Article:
Dutton hopes to continue economic development with environment for growth

ST. CLAIRSVILLE ­– J.P. Dutton hopes to secure the nomination for a third term as a Belmont County commissioner when voters head to the polls on Tuesday.

The Republican faces a primary challenge from Shaun Moran. No Democrat filed in the race. The Times Leader asked Dutton and the other candidates seeking seats on the board of commissioners to answer the following questions:

What do you see as the biggest challenge for Belmont County over the next four years? DUTTON: The biggest challenge for Belmont County over the next four years is facing continued inflationary costs and higher interest rates which is limiting private investment in the local economy. Inflationary costs impact our local government through higher operational costs but also capital projects as well. In multiple meetings with developers, current interest rates are limiting expansion decisions. Our board has worked extremely hard to remove old debt and effectively manage budgets so that the county can weather these types of conditions.

With that being said, I am very proud of the work by our board. I truly do not fear future challenges because of the foundation that has been built and continues to improve with each meeting. These efforts have been noticed outside of our county and will lead to a better community for our future generations.

If elected/re-elected, what is your top priority for Belmont County and how will you address it?

DUTTON: Economic development. Though government does not create private sector jobs, it can provide a better environment for growth to happen. This type of environment does not happen overnight. It requires progress on a number of fronts in order to make real improvements. Solid infrastructure is needed. When I joined the board, the Belmont County Sanitary Sewer District was underwater financially. Currently, we have just completed tens of millions of dollars of improvement and are moving to our next stage of projects. We have expanded broadband efforts using a creative model that not many counties have taken advantage of. It is important to have strong federal and state partners. For this reason, we have worked hard to develop relationships in both Washington and Columbus as well as gain their confidence in our local efforts. Additionally, we have worked with our private developers to assist when possible with critical site development which is needed to attract future businesses. It also takes strong finances. Belmont County is currently in a strong financial position. We have cut significant debt while tackling major projects. This financial strength will allow our board to quickly respond to possible economic opportunities. Again, this all takes time but we are making tremendous progress.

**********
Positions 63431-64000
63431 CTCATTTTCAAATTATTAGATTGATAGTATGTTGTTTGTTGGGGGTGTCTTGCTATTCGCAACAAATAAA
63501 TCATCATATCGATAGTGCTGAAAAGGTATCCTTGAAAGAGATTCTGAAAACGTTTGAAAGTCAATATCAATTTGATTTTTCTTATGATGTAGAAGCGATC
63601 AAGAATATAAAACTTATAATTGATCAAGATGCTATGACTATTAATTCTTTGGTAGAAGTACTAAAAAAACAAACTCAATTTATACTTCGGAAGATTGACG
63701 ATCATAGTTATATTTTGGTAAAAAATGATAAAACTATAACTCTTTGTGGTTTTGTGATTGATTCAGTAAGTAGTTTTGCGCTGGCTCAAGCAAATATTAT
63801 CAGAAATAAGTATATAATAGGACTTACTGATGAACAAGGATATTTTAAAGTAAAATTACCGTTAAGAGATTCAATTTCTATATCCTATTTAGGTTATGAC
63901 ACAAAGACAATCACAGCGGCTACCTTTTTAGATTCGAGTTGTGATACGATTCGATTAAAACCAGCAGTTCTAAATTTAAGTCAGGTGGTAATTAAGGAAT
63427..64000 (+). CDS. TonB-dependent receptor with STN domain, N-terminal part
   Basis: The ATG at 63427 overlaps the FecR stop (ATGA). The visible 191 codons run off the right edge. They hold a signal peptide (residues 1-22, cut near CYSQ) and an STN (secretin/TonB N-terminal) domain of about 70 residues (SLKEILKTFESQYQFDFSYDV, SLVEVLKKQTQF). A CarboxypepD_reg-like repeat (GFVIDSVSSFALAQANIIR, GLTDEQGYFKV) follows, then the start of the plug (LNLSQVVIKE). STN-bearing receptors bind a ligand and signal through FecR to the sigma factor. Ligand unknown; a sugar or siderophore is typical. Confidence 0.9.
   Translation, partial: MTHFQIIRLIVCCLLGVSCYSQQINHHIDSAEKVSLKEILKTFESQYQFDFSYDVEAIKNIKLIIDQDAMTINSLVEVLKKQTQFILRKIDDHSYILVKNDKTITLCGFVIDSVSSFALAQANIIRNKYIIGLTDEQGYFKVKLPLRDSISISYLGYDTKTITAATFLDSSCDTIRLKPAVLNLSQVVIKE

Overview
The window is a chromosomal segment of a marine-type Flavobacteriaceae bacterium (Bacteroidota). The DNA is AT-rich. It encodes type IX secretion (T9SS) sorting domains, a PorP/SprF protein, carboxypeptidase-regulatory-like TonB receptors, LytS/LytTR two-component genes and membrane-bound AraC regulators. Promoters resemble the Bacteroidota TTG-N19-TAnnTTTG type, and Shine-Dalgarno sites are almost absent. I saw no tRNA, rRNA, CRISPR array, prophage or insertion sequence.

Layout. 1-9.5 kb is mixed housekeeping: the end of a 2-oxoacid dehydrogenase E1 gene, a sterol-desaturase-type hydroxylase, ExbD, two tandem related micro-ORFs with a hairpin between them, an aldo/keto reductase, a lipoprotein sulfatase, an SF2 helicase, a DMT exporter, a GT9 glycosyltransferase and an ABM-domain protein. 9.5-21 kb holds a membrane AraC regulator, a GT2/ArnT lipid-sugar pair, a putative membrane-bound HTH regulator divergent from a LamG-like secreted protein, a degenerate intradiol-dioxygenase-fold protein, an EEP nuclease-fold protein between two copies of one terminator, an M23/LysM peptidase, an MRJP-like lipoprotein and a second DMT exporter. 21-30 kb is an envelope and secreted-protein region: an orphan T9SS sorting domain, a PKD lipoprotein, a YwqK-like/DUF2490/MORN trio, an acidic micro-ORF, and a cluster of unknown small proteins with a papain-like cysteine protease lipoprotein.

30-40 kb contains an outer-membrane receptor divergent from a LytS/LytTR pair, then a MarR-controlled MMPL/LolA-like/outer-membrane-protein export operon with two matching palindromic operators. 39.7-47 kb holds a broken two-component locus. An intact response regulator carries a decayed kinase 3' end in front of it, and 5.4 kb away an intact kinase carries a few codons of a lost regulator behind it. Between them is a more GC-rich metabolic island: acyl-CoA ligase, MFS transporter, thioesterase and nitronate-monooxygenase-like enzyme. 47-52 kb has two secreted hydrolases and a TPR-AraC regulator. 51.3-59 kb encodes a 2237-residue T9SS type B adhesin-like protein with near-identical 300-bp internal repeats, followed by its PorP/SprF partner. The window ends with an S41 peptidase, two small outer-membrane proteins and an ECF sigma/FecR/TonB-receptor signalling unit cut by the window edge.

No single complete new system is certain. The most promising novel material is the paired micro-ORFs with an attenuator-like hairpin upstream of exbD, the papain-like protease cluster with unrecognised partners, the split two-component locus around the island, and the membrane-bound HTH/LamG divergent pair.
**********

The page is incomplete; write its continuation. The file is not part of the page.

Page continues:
Why should residents vote for you?

DUTTON: Our communities deserve local leadership that thinks outside of the box to make smart decisions toward long-term goals. As Commissioner, I have used my financial education as well as my work experience on Capitol Hill and in the energy industry to make real progress — completing the most expensive project in Belmont County history (new water plant), completing the most expensive building project in Belmont County history (Board of Elections, Title Office, and Justice Center — including Prosecutor’s Office and County Courts), securing the largest water and sewer grant/loan project ($72 million) in the history of the state of Ohio’s USDA Rural Development program — all while eliminating old debt, removing and reducing county property levies, and effectively managing budgets. These types of accomplishments are laying tremendous groundwork for future opportunities and continued success.


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